All Tina Hawkins needed were some people to give her confidence.
Hawkins attended a national bodybuilding competition as a spectator and was told by a group of International Federation of Body Builders and Fitness judges that she would make a great bodybuilder.
She entered her first competition just six months later.
Since then, Hawkins won 2008 Kansas State Championships, placed 16th in her class at the 2010 IFBB North American Championships in Cleveland and won her class at the 2012 Iowa State & Midwest competition.
Hawkins is now gearing up for the 2012 IFBB North American Championships, Aug. 31 in Pittsburgh, with the goal of winning her class and, as a result, obtaining her pro card.
As Hawkins has progressed with her performances at different competitions since she started bodybuilding in 2008, her training has changed as well.
“When I first started, (training was) a lot more extensive,” Hawkins said. “I was trying to get the muscle mass I needed for the sport. But like now, I’ll go in in the mornings, and I’ll do 45 minutes to a hour of hard, heavy lifting, and then I go in at nighttime and do currently 45 minutes, which is being bumped up to a hour, which will be bumped up to a hour-and-a-half of actual StairMaster and cardio. I’ll do (abdominal work) as well.”
While Hawkins focuses on paying attention to how her body feels in relation to her training schedule, she also closely monitors how much and what she eats.
“I’ll go from a maintenance-and-building-phase diet to a contest diet, and depending on where I’m at as to how many weeks out I am from contest, my diet will change,” Hawkins said. “Like right now, I’m going through seven days of ketosis, which means I can take protein only, and then on Sunday I’ll get to have two cheat meals, at which I can eat anything that I want, and then I’ll go back to a carb cycle, which means I’ll go three days at a time with absolutely no carbs, and then I’ll add in a carbohydrate to my diet, and that will go on until contest.”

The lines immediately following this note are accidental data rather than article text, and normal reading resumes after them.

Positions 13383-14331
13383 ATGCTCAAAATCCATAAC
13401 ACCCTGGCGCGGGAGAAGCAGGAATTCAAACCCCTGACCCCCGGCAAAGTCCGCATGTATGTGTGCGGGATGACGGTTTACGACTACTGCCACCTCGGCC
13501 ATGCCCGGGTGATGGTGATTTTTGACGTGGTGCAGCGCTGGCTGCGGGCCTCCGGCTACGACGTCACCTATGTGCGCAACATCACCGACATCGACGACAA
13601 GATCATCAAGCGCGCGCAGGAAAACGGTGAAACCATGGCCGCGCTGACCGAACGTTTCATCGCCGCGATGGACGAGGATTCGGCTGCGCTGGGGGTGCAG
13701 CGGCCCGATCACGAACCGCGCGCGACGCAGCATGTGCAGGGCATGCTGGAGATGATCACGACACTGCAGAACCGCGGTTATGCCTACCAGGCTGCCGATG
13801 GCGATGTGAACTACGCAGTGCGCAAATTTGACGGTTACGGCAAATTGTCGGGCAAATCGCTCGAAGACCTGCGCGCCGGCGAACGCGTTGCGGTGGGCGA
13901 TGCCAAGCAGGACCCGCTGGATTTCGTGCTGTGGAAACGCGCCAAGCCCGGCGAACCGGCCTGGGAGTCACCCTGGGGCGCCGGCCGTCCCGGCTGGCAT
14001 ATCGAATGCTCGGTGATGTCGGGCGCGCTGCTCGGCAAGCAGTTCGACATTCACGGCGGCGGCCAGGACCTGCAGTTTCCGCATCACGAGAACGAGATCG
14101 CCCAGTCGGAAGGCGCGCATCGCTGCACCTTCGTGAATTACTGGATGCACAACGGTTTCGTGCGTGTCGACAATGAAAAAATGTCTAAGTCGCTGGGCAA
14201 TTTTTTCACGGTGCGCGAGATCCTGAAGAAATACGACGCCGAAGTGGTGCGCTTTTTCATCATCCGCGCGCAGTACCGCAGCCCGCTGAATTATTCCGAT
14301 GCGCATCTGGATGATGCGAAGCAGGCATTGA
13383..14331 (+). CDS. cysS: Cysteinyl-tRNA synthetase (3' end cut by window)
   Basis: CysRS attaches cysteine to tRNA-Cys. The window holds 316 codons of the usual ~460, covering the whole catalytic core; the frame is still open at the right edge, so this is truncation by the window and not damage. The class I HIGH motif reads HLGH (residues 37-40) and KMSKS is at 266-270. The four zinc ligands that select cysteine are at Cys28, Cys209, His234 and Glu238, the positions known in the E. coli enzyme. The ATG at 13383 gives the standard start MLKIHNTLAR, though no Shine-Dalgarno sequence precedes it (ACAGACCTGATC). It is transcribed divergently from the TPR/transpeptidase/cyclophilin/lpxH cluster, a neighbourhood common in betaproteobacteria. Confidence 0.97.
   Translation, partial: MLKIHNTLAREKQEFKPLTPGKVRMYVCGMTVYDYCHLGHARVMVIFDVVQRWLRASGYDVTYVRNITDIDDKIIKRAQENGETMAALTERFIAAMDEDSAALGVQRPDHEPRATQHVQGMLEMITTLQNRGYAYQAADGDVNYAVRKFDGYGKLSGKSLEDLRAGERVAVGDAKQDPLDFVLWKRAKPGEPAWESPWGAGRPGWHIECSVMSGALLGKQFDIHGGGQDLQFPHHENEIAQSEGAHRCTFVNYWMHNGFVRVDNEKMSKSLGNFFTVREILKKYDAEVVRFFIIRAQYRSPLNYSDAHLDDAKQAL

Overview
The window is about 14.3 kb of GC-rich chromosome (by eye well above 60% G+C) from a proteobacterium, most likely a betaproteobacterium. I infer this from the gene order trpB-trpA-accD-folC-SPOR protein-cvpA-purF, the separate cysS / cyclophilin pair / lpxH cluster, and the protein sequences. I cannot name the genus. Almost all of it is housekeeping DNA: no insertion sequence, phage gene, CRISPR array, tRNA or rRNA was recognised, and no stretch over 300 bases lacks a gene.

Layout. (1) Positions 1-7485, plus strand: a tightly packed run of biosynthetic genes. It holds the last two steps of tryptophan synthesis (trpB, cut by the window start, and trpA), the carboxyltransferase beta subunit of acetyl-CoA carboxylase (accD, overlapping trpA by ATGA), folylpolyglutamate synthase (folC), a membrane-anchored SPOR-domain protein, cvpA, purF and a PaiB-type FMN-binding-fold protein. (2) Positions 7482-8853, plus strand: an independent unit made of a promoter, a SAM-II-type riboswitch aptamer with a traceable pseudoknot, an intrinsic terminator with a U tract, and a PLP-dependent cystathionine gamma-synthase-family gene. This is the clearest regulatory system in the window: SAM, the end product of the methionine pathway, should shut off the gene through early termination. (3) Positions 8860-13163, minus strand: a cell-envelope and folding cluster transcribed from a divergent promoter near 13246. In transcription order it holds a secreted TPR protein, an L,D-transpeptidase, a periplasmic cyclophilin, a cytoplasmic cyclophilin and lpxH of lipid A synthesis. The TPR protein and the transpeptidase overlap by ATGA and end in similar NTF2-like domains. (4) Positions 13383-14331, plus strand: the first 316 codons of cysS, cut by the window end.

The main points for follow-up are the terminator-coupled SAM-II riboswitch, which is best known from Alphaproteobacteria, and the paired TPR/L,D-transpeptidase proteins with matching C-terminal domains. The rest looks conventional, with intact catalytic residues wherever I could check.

Strict training and dietary schedules are common among male and female bodybuilders, but in order to get the build of a bodybuilder, Hawkins says there is more pressure on women to take performance-enhancing drugs. Although Hawkins said a number of the women she competes against use some form of testosterone, she maintains that staying clean gives her more a natural feminine physique.
“That’s why I have a lot of people that will comment to me, ‘Wow, you look amazing, and you are very pretty for being a bodybuilder,’” Hawkins said. “I get that a lot, and I do think that it’s because so many women turn and their trainers have them turn to the (Human Growth Hormones) and testosterone to where it does change their look, so it really makes me stand out more being that I am a natural and that I do have that feminine look. That is something that I will never give up. That is one thing to this day that if I can’t do it on my own, I won’t do it.”
While Hawkins has no intentions of giving up bodybuilding any time soon, she almost passed up on pursuing a career in bodybuilding, when she was also a player in the Leather and Lace Football League.
“I was playing for the KC Tease,” Hawkins said. “I signed a contract with them, and they actually made me captain of the team, and because of my competing and what went into it, it kind of came down to the deal where it was one or the other. I couldn’t do both, so I quit the KC Tease and just went strictly to bodybuilding.”
Now, as Hawkins prepares to compete at the IFBB North American Championships, she says she’d like to motivate others the way she was motivated.
“My goal as a bodybuilder is to get my pro card and to basically travel and let people know that (bodybuilding) doesn’t always have to be what (they) think it is,” Hawkins said. “A lot of people feel like a lot of things that I do are out of reach for them, and I just want them to know that they are really not.”